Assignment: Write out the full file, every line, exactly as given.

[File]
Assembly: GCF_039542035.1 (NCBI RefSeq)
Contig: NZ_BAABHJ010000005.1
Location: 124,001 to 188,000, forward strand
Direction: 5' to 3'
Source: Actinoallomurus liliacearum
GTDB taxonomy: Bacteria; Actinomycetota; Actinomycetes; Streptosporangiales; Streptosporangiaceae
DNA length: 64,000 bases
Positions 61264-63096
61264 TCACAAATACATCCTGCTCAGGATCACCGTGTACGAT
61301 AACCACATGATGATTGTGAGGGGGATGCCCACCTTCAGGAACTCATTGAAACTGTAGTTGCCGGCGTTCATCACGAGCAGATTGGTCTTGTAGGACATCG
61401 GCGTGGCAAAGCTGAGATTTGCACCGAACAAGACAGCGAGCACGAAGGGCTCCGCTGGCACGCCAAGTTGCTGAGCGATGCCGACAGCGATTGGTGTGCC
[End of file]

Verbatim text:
Assembly: GCF_039542035.1 (NCBI RefSeq)
Contig: NZ_BAABHJ010000005.1
Location: 124,001 to 188,000, forward strand
Direction: 5' to 3'
Source: Actinoallomurus liliacearum
GTDB taxonomy: Bacteria; Actinomycetota; Actinomycetes; Streptosporangiales; Streptosporangiaceae
DNA length: 64,000 bases
Positions 61264-63096
61264 TCACAAATACATCCTGCTCAGGATCACCGTGTACGAT
61301 AACCACATGATGATTGTGAGGGGGATGCCCACCTTCAGGAACTCATTGAAACTGTAGTTGCCGGCGTTCATCACGAGCAGATTGGTCTTGTAGGACATCG
61401 GCGTGGCAAAGCTGAGATTTGCACCGAACAAGACAGCGAGCACGAAGGGCTCCGCTGGCACGCCAAGTTGCTGAGCGATGCCGACAGCGATTGGTGTGCC